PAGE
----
When it came time to first plug my Samsung Galaxy S3 phone into the USB port in Cars.com’s 2014 Chevrolet Impala long-term test car, the dreaded “Device not supported” message showed up.
As a non-iPhone user, it’s a message I’m accustomed to seeing in the various new cars we test. For this reason I keep an iPhone in tow to get the full USB experience of voice commands and navigating a music library via in-car controls when my phone doesn’t play nice.
That may change in the future with the Open Automotive Alliance (which includes General Motors), bringing Android tech into cars with Android Auto, but for now I popped a few questions over to Chevrolet’s customer service to see if it was my phone or the car’s MyLink infotainment system needed updating.
The answer? Impala’s MyLink USB connectivity only supports Apple iOS devices.
It was a strange answer considering that various phone and car forums show some people have made the system work with their Android phones, plus I’ve had success in other Chevrolet cars. After digging a little deeper, Chevrolet spokesman Fred Ligouri says Android-tethered USB phone compatibility does exist for some devices.
According to Ligouri, the Chevrolet team already has implemented limited Android USB compatibility into MyLink systems and continues to make progress integrating more. And Bluetooth streaming audio can be a workaround where there isn’t Bluetooth connectivity.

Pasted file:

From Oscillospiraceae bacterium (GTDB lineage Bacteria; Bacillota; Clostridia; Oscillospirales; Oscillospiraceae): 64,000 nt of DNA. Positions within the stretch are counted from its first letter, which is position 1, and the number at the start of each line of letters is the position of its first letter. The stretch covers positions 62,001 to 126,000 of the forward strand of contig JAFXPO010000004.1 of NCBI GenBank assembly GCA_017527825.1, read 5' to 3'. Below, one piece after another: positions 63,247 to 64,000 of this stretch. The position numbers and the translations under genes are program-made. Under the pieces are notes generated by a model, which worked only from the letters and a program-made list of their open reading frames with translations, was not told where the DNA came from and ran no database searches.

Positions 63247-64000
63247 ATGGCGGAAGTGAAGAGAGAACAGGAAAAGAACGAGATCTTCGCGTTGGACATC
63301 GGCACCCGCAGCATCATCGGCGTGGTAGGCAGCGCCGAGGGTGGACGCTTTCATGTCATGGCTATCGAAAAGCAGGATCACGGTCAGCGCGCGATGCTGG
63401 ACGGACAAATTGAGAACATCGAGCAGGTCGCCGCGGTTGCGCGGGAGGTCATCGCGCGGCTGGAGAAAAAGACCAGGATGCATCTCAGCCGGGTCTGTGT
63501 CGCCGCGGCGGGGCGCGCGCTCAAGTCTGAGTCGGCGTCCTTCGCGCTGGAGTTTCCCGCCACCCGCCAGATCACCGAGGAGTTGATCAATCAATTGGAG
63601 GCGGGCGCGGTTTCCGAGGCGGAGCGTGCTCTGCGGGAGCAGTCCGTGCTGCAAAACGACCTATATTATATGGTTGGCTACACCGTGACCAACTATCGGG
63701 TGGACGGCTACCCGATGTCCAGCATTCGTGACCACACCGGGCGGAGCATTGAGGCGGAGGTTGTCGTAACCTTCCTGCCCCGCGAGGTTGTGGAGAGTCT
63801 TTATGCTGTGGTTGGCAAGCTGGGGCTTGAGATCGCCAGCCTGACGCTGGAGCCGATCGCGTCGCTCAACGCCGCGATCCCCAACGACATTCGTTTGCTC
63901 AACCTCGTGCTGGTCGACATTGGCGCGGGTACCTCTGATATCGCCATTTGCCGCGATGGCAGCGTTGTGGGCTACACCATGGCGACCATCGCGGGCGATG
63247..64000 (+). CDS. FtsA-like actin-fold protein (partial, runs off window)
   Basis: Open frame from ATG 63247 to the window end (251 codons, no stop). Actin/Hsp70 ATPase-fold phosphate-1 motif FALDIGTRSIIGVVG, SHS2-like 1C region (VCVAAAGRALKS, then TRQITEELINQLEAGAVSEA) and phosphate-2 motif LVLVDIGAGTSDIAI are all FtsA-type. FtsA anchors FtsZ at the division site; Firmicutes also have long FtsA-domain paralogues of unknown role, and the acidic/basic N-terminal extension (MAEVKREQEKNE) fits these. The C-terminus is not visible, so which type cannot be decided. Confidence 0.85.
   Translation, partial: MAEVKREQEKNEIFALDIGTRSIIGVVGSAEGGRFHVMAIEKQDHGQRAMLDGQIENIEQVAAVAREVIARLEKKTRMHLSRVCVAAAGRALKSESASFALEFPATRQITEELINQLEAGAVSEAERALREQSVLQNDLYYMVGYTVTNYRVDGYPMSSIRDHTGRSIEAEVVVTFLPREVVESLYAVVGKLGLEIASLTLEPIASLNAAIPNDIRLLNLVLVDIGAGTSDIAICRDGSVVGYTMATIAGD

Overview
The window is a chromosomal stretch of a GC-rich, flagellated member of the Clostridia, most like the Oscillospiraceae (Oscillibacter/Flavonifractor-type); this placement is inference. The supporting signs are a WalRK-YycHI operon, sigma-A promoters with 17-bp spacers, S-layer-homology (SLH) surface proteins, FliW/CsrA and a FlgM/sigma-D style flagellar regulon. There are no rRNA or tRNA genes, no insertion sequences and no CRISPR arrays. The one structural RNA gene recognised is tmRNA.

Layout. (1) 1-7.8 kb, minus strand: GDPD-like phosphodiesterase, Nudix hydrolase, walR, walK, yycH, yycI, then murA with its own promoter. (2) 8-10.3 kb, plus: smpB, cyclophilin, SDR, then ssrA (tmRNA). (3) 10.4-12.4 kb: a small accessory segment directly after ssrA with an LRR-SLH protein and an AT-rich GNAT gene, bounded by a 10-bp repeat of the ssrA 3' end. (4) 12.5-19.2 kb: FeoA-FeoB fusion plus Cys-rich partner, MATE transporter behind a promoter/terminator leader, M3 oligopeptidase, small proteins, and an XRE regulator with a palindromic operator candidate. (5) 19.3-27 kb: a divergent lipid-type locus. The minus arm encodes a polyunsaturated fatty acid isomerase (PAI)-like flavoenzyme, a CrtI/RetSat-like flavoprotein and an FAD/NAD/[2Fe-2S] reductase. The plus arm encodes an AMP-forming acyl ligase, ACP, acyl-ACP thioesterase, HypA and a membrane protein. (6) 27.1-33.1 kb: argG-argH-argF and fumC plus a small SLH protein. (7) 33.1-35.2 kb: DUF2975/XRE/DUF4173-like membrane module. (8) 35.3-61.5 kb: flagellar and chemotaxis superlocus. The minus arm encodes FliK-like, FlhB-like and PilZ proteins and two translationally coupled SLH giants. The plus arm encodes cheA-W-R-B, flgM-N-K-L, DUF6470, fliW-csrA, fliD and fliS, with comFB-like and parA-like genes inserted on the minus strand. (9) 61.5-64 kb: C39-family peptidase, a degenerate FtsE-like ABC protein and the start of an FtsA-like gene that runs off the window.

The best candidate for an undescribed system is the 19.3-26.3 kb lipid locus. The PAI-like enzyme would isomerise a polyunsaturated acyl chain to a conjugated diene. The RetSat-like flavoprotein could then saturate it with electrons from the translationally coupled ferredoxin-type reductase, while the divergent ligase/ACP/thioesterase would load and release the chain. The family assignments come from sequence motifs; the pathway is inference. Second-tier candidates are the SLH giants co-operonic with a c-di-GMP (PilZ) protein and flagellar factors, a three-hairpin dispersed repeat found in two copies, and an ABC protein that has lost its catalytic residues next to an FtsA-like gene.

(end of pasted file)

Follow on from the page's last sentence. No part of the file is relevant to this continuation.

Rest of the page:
“While there are some different communication protocols for Android devices affecting the tethered compatibility to MyLink,” says Ligouri. “there’s the ability to pair via Bluetooth for similar music streaming and phone functionality on most [Android] devices.”
We’d love to tell you which Android phones DO have USB compatibility with MyLink systems, but procuring a compatibility chart is proving difficult. Another editor’s Galaxy S5 encountered the same limitations as my S3.
The easiest way Android users who are car shopping can check USB functions is to bring a USB cable along on a test drive of a MyLink-equipped vehicle.
Those who come up empty-handed can check car and phone Bluetooth compatibility for a General Motors’ vehicle here.